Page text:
WATERVILLE — Hundreds of tips have been phoned in to police investigating the disappearance of 20-month-old Ayla Reynolds, some of which are coming from people who are calling themselves psychics.
“As of right now, we have received a total of 500 tips — 75 of those have been from psychics,” Deputy Waterville Police Chief Charles Rumsey said Friday. “Each tip we receive — psychic or not — is assigned to an investigator. Contact is made with the person providing the tip, if possible. They follow up on each tip to the extent possible given the specificity of the information provided.”
Psychics claim to have visions of missing people and specific places and offer police tips on where to find missing children. One such psychic from California this week sent the Morning Sentinel a map and a detailed description of his vision of Ayla Reynolds. A reporter went to the site, but there was nothing there.
Rumsey would not comment on the information from the psychic from California or other specific tips.
“I have no personal opinion to share about them and I don’t know the statistics about their reliability in general,” he said.
The influx of tips from psychics has also been seen 1,600 miles away from Waterville — in Kansas City, Mo. Police in both cities are investigating similar missing child cases.
Reynolds has been missing since Dec. 17 after her father reported her disappearance. Search teams have scoured woods and streams. There are posters and Facebook pages showing the her face, but she has not been found.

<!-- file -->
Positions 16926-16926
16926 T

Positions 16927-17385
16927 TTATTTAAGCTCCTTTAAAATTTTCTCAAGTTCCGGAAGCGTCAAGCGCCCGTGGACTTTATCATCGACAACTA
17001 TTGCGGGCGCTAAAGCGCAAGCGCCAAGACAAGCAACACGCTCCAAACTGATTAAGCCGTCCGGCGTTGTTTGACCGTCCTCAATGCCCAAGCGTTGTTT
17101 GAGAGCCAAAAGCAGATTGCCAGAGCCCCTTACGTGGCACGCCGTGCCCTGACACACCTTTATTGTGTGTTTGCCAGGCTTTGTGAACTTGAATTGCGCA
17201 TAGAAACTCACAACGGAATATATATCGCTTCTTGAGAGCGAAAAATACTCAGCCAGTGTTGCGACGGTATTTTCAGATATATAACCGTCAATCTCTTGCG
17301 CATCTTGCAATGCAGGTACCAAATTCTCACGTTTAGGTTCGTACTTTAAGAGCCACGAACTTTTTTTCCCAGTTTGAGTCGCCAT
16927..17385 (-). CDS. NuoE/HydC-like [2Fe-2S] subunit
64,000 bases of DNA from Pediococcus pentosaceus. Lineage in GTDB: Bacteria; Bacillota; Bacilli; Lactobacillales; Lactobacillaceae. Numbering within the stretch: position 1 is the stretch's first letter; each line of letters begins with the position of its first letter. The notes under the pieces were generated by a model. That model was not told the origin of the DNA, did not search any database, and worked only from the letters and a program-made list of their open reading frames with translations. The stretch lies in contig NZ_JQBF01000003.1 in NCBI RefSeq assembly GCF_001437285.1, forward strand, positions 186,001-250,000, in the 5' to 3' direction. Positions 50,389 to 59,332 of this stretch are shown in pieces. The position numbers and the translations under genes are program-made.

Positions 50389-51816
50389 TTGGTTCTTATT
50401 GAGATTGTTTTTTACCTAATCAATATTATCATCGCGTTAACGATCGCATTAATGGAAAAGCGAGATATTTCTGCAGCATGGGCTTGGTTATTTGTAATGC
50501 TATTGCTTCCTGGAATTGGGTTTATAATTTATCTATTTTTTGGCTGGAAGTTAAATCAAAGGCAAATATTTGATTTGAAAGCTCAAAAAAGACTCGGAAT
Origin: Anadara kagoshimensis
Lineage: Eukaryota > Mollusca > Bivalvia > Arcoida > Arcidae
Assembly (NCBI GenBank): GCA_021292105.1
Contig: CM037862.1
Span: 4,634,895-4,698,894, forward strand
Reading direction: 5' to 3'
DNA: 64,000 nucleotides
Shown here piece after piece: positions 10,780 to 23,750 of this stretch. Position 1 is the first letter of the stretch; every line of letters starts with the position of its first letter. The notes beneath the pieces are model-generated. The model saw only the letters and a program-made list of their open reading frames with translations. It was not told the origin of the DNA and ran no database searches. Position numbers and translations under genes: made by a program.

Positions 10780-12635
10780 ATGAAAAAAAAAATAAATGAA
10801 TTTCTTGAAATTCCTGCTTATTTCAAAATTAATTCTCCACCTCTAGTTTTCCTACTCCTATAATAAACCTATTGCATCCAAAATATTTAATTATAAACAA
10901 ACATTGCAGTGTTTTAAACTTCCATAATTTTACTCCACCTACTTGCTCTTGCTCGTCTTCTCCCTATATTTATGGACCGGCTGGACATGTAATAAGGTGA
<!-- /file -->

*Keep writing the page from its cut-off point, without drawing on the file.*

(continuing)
In Kansas City, Lisa Irwin, whose first birthday was Nov. 11, has been missing since Oct. 4. Her father also reported her missing and volunteers have been out in full force, despite cold temperatures, searching for any trace of the missing child the media has dubbed “Baby Lisa.” Again, there are posters and Facebook pages showing the girl’s face and details of how she was dressed when she disappeared.
Maine Department of Public Safety spokesman Steve McCausland said Friday there have been cases in Maine in which psychics have offered their assistance, but could not recall a specific case in which psychic information has been used by investigators.
“Their calls are appreciated and their assistance is appreciated,” McCausland said. “As with any member of the public, we appreciate assistance and willingness to help.”
Capt. Steve Young, spokesman for the Kansas City Police Department, said he remembers specific tips from a psychic in Texas on the Lisa Irwin case, but it made a significant difference in their search.
“We’ve really never have had a lot to go on this case and we have pursued well over 1,000 tips that have come in,” Young said Friday. “We have followed up on all tips that are practical to follow up on. So, whether it came from a psychic or not, if the information seemed reasonable, we would follow up on it. We didn’t give any greater or less value to a tip because it did or did not come from a physic.
“A tip is a tip. We’re not any further than we have been in the last month or so.”
In a report about psychics and missing babies broadcast on Kansas City TV station KCTV on Dec. 2, Benjamin Radford, deputy editor of Skeptical Inquirer science magazine, called the Texas psychic’s tip “bogus.”
“High-profile psychic failures are nothing new,” Radford said in the report, published online by Discovery News. “Despite claims to the contrary, there is not a single documented case of a missing person being found or recovered due to psychic information. And despite (the psychic’s) obvious failure in finding Baby Lisa, she insists she is doing a public service and will continue to provide psychic information about missing persons.”
Doug Harlow — 612-2367